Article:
Bernie Ecclestone replaced as Formula One boss
After 40-years as the chief executive Formula One, Bernie Ecclestone has stepped down as Chase Carey is appointed the new chairman and chief executive of F1. US giant Liberty Media has taken over the sport in a $8 billion deal. Ecclestone has been appointed as the chairman emeritus and will be on the advisory board of the sport.
Formula One had its inaugural season in 1950. A season in F1 consist of a series of races known as Grand Prix, and are held throughout the world in circuits under contract by F1, and specifically built for Formula One racing.
The Italian Grand Prix, Monza, is the twelfth race in the nineteen-race 2015 FIA Formula One World Championship, scheduled for 4th-6th September. Often considered to be the home of F1 team Ferrari, Monza has tremendous historical value to the sport. Over the last year, organizers at Monza have been trying to renew its contract with Formula One, which runs out in 2016.
Monza, a.k.a the "Temple of Speed" is one among the six original 1950 races; the others being the Belgian, British, French, Monaco and the Swiss Grand Prix. The French and the Swiss Grand Prix were dropped, and only four remain of the original six.
The Italian Grand Prix, faces a threat of extinction as officials try to negotiate for a contract extension beyond 2016. In an interview 2 weeks ago, F1 CEO, Bernie Ecclestone cofirmed that there was a possibility of the race's demise, as organizers at Monza are struggling to meet the $28 million annual fee. Ecclestone is to meet Monza officials again this weekend for negotiations.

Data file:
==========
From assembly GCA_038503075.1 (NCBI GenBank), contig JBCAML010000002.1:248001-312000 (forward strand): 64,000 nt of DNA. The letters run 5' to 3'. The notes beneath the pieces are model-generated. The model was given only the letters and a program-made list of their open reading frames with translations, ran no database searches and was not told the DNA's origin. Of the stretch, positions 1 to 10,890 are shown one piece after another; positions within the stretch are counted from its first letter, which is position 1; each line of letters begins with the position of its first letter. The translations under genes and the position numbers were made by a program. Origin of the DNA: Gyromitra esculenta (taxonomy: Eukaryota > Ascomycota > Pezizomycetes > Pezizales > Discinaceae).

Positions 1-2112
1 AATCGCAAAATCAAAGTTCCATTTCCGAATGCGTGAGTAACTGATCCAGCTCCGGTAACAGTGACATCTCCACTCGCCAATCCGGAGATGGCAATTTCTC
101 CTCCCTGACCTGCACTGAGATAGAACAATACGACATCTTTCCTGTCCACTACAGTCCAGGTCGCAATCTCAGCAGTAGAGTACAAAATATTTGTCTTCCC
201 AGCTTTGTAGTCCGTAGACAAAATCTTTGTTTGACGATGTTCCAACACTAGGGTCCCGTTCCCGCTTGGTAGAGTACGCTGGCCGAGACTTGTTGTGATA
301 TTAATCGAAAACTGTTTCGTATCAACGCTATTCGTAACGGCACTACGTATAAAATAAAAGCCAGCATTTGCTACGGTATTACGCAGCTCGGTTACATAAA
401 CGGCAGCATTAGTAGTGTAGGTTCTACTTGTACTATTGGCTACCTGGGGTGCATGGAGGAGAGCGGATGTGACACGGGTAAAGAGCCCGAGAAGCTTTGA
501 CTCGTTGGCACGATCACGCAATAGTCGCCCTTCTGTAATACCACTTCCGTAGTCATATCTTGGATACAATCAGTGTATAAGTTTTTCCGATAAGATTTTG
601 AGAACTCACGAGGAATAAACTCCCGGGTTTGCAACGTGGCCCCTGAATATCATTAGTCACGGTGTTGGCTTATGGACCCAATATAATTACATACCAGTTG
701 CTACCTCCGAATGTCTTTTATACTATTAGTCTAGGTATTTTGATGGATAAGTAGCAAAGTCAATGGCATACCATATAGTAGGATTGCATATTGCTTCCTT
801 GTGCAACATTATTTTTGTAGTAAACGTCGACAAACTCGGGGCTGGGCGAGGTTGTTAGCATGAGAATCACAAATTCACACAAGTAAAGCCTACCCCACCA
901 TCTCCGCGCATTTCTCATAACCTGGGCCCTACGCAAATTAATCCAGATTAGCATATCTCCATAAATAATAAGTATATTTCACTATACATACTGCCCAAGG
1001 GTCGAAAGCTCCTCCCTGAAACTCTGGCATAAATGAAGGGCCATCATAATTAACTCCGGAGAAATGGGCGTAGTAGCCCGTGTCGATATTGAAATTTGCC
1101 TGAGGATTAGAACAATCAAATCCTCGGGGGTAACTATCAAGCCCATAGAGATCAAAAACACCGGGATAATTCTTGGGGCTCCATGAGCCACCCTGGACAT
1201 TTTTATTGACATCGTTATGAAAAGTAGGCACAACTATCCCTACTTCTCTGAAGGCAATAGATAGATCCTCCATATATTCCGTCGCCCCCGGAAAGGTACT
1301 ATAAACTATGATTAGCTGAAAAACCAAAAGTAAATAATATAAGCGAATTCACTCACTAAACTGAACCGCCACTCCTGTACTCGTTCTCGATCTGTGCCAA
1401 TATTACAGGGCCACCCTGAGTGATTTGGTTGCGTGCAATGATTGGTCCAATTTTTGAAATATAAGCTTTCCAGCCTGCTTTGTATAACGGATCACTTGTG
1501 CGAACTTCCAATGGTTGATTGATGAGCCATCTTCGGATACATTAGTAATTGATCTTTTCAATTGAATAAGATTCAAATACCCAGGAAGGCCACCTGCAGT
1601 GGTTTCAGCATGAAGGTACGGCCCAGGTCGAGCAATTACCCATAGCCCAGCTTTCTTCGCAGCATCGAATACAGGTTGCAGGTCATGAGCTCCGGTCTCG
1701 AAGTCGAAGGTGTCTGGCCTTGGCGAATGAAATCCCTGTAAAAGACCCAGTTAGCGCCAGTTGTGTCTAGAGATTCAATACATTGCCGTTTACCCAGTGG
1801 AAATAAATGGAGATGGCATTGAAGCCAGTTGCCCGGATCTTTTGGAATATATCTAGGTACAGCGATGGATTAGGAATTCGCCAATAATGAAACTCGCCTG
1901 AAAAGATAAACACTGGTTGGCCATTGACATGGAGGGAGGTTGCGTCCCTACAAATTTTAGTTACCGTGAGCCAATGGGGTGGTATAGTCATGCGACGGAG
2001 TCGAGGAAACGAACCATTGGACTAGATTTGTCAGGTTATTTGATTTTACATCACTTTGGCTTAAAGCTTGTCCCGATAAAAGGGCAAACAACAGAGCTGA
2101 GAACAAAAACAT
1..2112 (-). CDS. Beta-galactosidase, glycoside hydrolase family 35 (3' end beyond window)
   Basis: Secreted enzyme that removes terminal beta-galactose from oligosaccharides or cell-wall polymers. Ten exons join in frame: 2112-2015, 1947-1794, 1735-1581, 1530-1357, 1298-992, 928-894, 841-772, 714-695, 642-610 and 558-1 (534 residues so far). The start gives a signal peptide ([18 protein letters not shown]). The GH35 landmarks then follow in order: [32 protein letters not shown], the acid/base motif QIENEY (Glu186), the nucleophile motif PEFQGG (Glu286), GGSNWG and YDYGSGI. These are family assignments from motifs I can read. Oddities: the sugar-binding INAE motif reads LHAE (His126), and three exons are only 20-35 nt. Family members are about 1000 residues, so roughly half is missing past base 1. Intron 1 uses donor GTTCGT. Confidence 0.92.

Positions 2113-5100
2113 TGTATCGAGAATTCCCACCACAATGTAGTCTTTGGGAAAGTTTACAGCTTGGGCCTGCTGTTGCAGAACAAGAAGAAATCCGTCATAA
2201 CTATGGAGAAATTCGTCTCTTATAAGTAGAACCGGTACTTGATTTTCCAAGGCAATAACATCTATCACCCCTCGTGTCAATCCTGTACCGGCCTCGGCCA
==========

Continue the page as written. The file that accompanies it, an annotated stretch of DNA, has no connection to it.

Mercedes driver Nico Rosberg, and former Ferrari driver Fernando Alonso, who is now driving for Maclaren, expressed their concerns over the issue. "I think its one of the best races of the year", two-time world champion Fernando Alonso stated. The Ferrari faithful or "tifoso", who form the bulk of the Monza crowd, will be upset. Italian Premier Mattio Renzi said, "Leave Monza alone."
Hotels around premier European tracks like Monza, Silverstone in England, Spa-Francorchamps in Belgium are booked almost a year in advance. Hotel, food, and travel costs are often quadrupled for European races such as these.
Traditional races like the French and the German Grand Prix have fallen out of favour for financial reasons. The French circuit Magny-Cours failed to pay the $17.6million fee, and was consequently dropped in 2009. The German Grand Prix was dropped in 2015 for the same reason. Older circuits are falling behind to newer ones which are better equipped and offer a host of services.
In 2003, Bernie Ecclestone predicted that European businesses and economies would fall behind Asia's. He said, "We'll probably lose races in Europe. I suspect Europe will have a third-world economy within the next decade...maybe some European Grand Prix will disappear all on its own."